Congressional investigators were rocked this weekend when the FBI notified them that five months of text messages from a top FBI investigator into the Trump campaign’s Russian connections had mysteriously vanished.
The FBI-issued cell phone of Peter Strzok, whose previous texts to his mistress (also an FBI employee) showed fierce hostility to Trump, suddenly had problems due to “software upgrades” and other issues — and voila — all the messages between the two from Dec. 14, 2016, to May 17, 2017 vanished. Strzok, who oversaw the Trump investigation from its start in July 2016, was removed from Mueller’s Special Counsel investigation last summer after the Justice Department Inspector General discovered his anti-Trump texts.
Stephen Boyd, the assistant attorney general for legislative affairs, notified a Senate committee that “data that should have been automaticallycollected and retained for long-term storage and retrieval was not collected.” The missing texts could have obliterated the remnants of credibility of the FBI’s investigation of the Trump campaign.
Conservatives are caterwauling about the vanished evidence but this type of tactic has long been standard procedure for the FBI. Acting FBI chief Patrick Gray was forced to resign in 1973 after it was revealed that he had burned incriminating evidence from the White House in his fireplace shortly after the Watergate break-in by Nixon White House “plumbers.” Gray claimed he was resigning to preserve the “reputation and integrity” of the FBI — but that hasn’t worked out so well.
The FBI has a long history of “losing” evidence that would tarnish its halo. And for most of the agency’s history, judges and Congress have let the FBI sweep its dirt under the rug.
In the Ruby Ridge case, when an FBI sniper gunned down an Idaho mother holding her baby in 1992, the chief of the FBI’s Violence Crimes division was sent to prison for destroying evidence. When a Senate committee held hearings three years later, four FBI agents took the Fifth Amendmentrather than tell the incriminating truth about their activities on the Ruby Ridge case. A subsequent Senate report concluded that the five successive FBI reports of internal investigations of the episode “are variously contradictory, inaccurate, and biased. They demonstrate a reluctance on the part of the FBI initially to take the incidents at Ruby Ridge seriously.” Sen. Herbert Kohl (D-Wis.) complained, “I would be asked by the FBI to believe (Ruby Ridge) was almost a model of (good) conduct. The conclusion, is drawn, from … all the people we’ve heard, that no one did anything wrong of significance or consequence.”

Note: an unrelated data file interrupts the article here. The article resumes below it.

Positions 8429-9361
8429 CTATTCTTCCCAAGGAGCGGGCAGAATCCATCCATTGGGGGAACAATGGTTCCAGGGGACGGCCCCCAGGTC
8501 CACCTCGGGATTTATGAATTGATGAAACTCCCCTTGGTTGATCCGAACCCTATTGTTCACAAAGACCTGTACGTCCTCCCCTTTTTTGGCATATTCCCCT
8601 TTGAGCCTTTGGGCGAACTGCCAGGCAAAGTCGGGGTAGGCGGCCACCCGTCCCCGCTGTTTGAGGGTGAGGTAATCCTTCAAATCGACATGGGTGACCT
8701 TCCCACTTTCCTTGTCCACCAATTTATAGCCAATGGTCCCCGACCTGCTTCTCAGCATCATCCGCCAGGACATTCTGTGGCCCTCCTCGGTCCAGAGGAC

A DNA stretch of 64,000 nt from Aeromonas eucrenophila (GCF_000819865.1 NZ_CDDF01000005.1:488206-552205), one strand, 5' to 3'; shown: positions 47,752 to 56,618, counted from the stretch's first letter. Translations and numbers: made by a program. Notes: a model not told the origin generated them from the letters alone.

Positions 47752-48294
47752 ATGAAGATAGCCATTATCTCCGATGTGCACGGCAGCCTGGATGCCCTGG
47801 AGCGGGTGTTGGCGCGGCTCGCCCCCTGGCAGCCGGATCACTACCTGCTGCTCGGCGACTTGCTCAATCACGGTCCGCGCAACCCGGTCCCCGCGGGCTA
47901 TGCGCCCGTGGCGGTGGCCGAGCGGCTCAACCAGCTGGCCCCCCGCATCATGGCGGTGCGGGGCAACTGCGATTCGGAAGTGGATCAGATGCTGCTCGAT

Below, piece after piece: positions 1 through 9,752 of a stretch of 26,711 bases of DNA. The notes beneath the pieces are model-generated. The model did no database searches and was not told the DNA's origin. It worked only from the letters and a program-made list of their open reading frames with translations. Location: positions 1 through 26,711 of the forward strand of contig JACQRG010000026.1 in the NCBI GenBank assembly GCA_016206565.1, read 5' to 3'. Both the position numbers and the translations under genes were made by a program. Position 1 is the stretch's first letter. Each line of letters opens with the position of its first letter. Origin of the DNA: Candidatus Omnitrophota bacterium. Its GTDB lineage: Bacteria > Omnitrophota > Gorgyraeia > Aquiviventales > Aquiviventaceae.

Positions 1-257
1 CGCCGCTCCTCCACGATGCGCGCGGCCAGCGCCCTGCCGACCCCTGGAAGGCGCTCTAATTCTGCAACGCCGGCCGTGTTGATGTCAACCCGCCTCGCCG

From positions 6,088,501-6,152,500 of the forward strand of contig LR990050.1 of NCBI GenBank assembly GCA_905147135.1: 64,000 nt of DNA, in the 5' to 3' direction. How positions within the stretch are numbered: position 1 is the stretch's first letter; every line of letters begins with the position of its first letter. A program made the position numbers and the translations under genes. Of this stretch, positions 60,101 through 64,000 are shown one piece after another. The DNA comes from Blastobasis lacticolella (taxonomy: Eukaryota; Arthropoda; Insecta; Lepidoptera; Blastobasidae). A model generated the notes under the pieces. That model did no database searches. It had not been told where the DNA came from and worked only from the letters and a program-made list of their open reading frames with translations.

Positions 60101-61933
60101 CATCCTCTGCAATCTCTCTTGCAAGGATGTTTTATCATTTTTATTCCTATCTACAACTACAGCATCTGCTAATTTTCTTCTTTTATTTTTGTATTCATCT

The FBI suppressed mounds of evidence regarding its final assault on the Branch Davidians in Waco, Texas, on April 19, 1993. The FBI had always vehemently denied that it had any blame for a fire that killed nearly 80 people; six years after the attack, investigators found pyrotechnic rounds the FBI fired into the building before the conflagration erupted. Attorney General Janet Reno lashed out at the FBI for destroying her credibility.
Newsweek reported that, according to a senior FBI official, “as many as 100 FBI agents and officials may have known about” the military-style explosive devices used by the FBI at Waco, despite Reno’s and the FBI’s repeated denials that such devices were used. The FBI deceived Congress and a federal judge by withholding information that it had six closed-circuit television cameras monitoring the Davidians’ home throughout the siege. The resulting films could have the key information that could resolve the major issues of Waco but the FBI withheld the tapes for years, until they were impounded by U.S. marshals.